Hedge Funds in the Stone Age?

Terry Flanagan

One of this year’s main themes for hedge funds has been to utilize best business practices; but the industry remains to be archaic in this area, according to some.

Hedge funds have had a lukewarm year. Designed to be negatively correlation with the broad markets and offer diversification and superior performance, yet, hedge funds have not entirely done that this year.

The Dow Jones Credit Suisse Core Hedge Fund Index was down 3.76% following the August 2011 volatility compared to a 3.1% drop in the S&P 500 index.

“The hedge fund market will remain choppy into 2012 as long as there is the over-hang of Europe in the markets,” said Nathan Anderson, principal at fund of funds, Blue Heron Capital, and chief executive of ClaritySpring, a service provider of hedge funds.

“Some strategies that are interesting are the volatility arbitrage based strategies; news coming out of Europe has been giving the market whiplash, so strategies that sell volatility at the peaks and buy the troughs have been profitable. It’s not as straightforward as a long/short equity strategy. With hedge funds, we want to be building a portfolio that is uncorrelated to the market and to each other.”

Volatility strategies, along with managed futures practiced by commodity trading advisors (CTAs) promise uncorrelated return but, Anderson also favors global macro for its “go-anywhere” flexibility in unpredictable markets.

“We like are global macro because it’s important to understand the broader environment.”

Blue Heron is based in Washington D.C. and mainly represents smaller managers. The firm’s client base constitutes a range of family offices throughout the Mid-Atlantic region. For these investors, the interest in hedge funds surrounds “their ability to be businesses, not just a portfolio of investments,” according to Anderson.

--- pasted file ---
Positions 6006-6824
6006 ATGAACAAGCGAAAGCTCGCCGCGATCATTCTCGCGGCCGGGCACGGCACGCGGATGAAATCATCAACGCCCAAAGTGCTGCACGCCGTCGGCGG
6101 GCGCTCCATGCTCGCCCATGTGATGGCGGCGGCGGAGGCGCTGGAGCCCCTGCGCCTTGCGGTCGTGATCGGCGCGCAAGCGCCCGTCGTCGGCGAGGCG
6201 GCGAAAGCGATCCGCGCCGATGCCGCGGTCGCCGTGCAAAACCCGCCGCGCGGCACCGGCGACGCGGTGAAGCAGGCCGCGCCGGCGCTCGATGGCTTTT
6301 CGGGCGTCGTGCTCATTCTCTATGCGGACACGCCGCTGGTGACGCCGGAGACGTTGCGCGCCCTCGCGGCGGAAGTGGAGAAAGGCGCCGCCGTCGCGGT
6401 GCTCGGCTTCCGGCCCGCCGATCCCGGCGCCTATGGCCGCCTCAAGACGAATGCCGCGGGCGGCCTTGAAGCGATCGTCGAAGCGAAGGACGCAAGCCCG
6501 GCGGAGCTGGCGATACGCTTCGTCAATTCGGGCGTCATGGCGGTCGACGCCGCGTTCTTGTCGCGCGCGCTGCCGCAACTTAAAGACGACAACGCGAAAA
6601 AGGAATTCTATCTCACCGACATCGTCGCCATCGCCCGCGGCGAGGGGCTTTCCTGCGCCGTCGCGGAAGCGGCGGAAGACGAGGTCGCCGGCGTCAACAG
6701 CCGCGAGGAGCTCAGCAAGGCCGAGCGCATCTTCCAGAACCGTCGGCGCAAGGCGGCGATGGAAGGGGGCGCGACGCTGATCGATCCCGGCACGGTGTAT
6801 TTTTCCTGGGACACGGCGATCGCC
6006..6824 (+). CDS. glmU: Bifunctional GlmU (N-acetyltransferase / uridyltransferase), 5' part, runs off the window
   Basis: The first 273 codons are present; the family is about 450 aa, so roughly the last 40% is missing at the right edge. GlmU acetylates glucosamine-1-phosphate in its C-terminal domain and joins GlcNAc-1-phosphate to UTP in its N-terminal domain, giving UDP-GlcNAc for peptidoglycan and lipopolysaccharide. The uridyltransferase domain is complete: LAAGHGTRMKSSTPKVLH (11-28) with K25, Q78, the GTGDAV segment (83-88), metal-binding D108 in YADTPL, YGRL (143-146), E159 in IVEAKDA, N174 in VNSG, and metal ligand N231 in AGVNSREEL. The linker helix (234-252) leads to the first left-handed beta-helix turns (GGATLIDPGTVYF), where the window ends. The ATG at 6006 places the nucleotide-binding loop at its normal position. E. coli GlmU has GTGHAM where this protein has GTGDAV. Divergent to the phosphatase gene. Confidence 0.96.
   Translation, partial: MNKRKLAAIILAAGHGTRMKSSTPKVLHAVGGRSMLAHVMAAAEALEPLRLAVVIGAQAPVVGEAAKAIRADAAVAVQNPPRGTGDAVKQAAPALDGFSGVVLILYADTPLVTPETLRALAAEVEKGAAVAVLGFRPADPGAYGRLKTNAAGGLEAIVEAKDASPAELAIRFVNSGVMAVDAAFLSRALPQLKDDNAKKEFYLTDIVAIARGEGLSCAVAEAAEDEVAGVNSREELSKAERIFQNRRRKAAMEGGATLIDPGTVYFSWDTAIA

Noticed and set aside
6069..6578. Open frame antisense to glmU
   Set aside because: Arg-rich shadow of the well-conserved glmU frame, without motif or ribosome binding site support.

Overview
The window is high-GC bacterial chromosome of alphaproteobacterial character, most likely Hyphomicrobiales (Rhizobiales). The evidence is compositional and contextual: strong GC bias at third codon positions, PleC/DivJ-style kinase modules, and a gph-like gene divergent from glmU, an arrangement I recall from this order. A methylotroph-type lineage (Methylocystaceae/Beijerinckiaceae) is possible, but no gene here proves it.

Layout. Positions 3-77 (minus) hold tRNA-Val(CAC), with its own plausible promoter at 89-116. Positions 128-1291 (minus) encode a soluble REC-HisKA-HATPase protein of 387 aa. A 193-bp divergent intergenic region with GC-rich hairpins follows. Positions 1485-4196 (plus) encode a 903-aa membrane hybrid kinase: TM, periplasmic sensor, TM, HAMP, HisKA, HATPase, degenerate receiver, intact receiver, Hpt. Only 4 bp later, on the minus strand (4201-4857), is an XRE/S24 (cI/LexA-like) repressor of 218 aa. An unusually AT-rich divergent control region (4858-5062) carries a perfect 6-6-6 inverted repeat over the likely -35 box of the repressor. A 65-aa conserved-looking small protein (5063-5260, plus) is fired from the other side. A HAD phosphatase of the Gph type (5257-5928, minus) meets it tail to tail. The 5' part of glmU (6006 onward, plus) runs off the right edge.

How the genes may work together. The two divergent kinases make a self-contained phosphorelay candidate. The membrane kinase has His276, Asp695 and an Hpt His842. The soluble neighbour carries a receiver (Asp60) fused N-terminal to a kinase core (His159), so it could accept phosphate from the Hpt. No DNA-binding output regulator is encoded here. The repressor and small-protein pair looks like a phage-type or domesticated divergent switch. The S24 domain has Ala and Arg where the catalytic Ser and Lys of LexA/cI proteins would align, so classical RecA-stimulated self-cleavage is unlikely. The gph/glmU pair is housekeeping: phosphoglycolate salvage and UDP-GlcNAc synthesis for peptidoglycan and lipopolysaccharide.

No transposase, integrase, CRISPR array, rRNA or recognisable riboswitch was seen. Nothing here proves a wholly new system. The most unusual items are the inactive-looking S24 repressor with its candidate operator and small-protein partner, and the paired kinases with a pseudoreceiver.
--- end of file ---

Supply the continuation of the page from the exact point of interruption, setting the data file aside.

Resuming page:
Anderson has responded to the growing need to better hedge funds as practitioners of good business, through ClaritySpring, a company he co-founded focused on “making hedge fund investing easy and transparent for both managers and investors.”

“ClaritySpring aims to unlock the potential of this industry by leveling the playing field between small and large managers. There has been a growth in demand for due diligence, efficiency, and transparency from investors,” Anderson told Markets Media.

Communications within hedge funds is one of the main areas in which ClaritySpring hopes to improve.
“About 90% of hedge fund managers are still sending documents via email, which is neither secure nor effective. They’re really still in the Stone Age regarding investor relations processes; no hedge fund investor should have to wonder whether the fund is holding back information, or whether other investors are getting more information. The gross inefficiencies in the current process end up raising questions that should never have to be asked,” Anderson said.

“No one has a crystal clear view of what needs to happen from a compliance point of view—it’s still a very hazy part of the industry.”

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